For Indigenous Peoples, water is life. Water is from the sacred Mother Earth. Water feeds all life on the planet. We are grown in water in our Mother’s bodies like a small ocean. Water is what makes Earth special. Life began in water. Water is the life blood of the Earth. Water is sacred, cleansing, refreshing, a pathway. When water is out of control there is nothing to do but run and wait. Water seeks balance with air and Earth. Water is in the land. Our bodies are mostly water. Water is life.

Water Commodification: Blue REDD and Dams

Water privatization is not new. There are several ways that water offsets happen. This section highlights just two schemes: Blue REDD and Dams.


Coastal wetlands store and lock carbon into soils. These coastal systems, consisting of mangroves, salt marshes and seagrass meadows, are referred to as blue carbon by the conservation and development NGOs. Coastal wetlands are extremely important in preventing beach and soil erosion, they support hurricane recovery and are home to the highest biodiversity habitats in the world. At the same time, they are under huge threats from development and land use schemes. While conservation NGOs recognize the high carbon storage ability in coastal wetlands, they have opened the possibility to fund conservation efforts using carbon offsets and other types of climate-related financial mechanisms, such as payments for ecosystem services and the use of insurance schemes like debt-for-nature-swaps.
Depending on whether mangroves are included in a country’s definition of a forest, they can be eligible under Reducing Emissions from Deforestation and Forest Degradation (REDD) for carbon credits. The mangroves are then calculated in terms of carbon storage capacity as carbon credits, and sold on an international market so polluters can pollute beyond their cap. If mangroves are not considered a forest under a country’s definition, then the credits can be sold on a voluntarily market. Salt marshes and seagrasses can also be sold on the voluntary market. In theory, the money generated from selling the credits is then used by the conservation managers to maintain the coastal habitat. However, there are many incidents where the funding is never used in this way and local communities that rely on these habitats for artisanal fishing are negatively impacted.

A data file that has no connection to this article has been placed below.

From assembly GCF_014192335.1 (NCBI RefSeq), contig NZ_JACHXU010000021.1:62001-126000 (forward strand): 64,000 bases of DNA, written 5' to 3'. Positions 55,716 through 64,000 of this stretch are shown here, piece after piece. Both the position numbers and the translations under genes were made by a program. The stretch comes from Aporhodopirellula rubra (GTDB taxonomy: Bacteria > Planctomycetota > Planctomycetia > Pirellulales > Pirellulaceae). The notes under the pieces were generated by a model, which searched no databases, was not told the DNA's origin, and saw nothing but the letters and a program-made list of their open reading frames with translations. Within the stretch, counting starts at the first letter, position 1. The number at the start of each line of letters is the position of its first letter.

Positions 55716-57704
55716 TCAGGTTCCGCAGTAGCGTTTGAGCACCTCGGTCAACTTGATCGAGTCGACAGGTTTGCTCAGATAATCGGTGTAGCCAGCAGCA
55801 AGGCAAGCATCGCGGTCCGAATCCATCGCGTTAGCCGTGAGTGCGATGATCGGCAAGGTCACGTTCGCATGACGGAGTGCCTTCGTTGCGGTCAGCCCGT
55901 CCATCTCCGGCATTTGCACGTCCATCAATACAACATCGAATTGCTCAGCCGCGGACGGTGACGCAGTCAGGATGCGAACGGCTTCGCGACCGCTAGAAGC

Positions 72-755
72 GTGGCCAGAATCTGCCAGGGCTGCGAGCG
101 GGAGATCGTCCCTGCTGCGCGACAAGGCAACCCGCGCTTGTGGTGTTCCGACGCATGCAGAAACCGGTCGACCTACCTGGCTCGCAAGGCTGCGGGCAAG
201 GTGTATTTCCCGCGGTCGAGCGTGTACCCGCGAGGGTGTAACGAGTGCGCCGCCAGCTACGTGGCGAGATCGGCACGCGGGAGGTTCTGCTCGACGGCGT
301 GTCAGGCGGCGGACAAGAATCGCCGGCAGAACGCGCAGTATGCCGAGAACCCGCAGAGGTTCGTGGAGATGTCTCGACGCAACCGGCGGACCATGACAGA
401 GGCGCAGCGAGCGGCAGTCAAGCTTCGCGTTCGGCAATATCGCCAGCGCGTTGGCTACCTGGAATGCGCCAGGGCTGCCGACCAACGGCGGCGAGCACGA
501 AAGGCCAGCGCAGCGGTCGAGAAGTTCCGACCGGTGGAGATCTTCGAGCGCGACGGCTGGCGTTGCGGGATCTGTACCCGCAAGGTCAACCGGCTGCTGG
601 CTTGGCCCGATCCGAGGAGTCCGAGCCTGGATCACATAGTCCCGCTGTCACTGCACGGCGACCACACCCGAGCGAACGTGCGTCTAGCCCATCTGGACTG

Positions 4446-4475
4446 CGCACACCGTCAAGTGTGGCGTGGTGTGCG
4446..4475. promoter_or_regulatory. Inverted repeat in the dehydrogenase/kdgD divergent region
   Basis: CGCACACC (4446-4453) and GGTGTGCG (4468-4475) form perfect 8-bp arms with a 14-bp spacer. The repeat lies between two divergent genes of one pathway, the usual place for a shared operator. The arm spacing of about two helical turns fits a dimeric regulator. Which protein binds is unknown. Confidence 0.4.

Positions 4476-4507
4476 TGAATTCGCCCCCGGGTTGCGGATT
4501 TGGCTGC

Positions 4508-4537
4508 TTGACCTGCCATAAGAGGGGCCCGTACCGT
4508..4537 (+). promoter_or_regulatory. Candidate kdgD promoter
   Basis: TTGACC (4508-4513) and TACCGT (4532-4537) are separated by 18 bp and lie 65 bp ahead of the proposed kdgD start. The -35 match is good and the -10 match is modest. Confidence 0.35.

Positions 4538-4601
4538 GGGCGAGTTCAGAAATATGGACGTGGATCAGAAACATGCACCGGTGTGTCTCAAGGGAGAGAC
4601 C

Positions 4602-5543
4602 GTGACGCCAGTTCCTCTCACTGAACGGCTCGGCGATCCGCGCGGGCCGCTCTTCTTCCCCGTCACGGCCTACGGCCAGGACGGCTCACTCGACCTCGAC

“Water management and governance is based on the belief that we can control water; controlling flow and storage infrastructure. Yet, controlling water has resulted in an imbalance because we’ve been allocating water as if it is a commodity rather than a living being. I don’t believe you can really control a force as water because now we’re seeing higher sea levels and natural disasters such as flooding, tsunamis, hurricanes etc. The earth is only reacting to a fever, a fever that is climate change and colonization.”

– Julia Bernal, Pueblo Action Alliance, Indigenous pilot training, Chicago, July 2019.


Dams have been used as carbon offsets in the Clean Development Mechanism (CDM) since 2005. In fact, the majority of the renewable energy credits sold in the CDM have been issued for dam projects. The dam projects are categorized as renewable energy projects under the CDM.
There are multiple problems with dams. They stop a river’s natural flow and block species from moving up and down the river. In terms of climate change, The Earth Law Center states that dams “release greenhouse gases, destroy carbon sinks in wetlands and oceans, deprive ecosystems of nutrients, destroy habitats, increase sea levels, waste water and displace poor communities.”
Most reservoirs, especially those in tropical regions, release high levels of carbon dioxide and methane due to anaerobic bacteria that break down the vegetation in the base of the reservoir. Further, changes to the rivers’ timing, chemical and sediment makeup, and flow lead to damaging variations in floodplains and wetlands, and lead to the destruction of forests. This is why there are so many strong campaigns to un-dam rivers.

Workshop Sessions

Popular education activity guides for workshops and courses

Drawing Down through Community Mapping

Drawing Down through Community Mapping

Time: At least an hour Learning Style: Drawing, visual, empoweringObjective: This session can be a way for people to visualize changes in their communities. It is a way to get people thinking about creative ways to resist, organize and build together. Instructions:...

Oral History

Oral History

Time: One hour, but this depends on how much time is set aside for sharing stories and how many participants are in the group. Learning Style: Sharing, oral, healing, group-buildingObjective: The purpose is for people to reflect on how carbon trading impacts their...

River of Life

River of Life

Time: One hour, but this depends on how much time is left for sharing stories and how many participants are in the group. Learning Style: Drawing, visual, introspective, healing and sharingObjective: In the pilot trainings a suggestion was to make space for more...

Contact Info

Email: CO2colonialism

For further contact information, link.


Produced By

Share This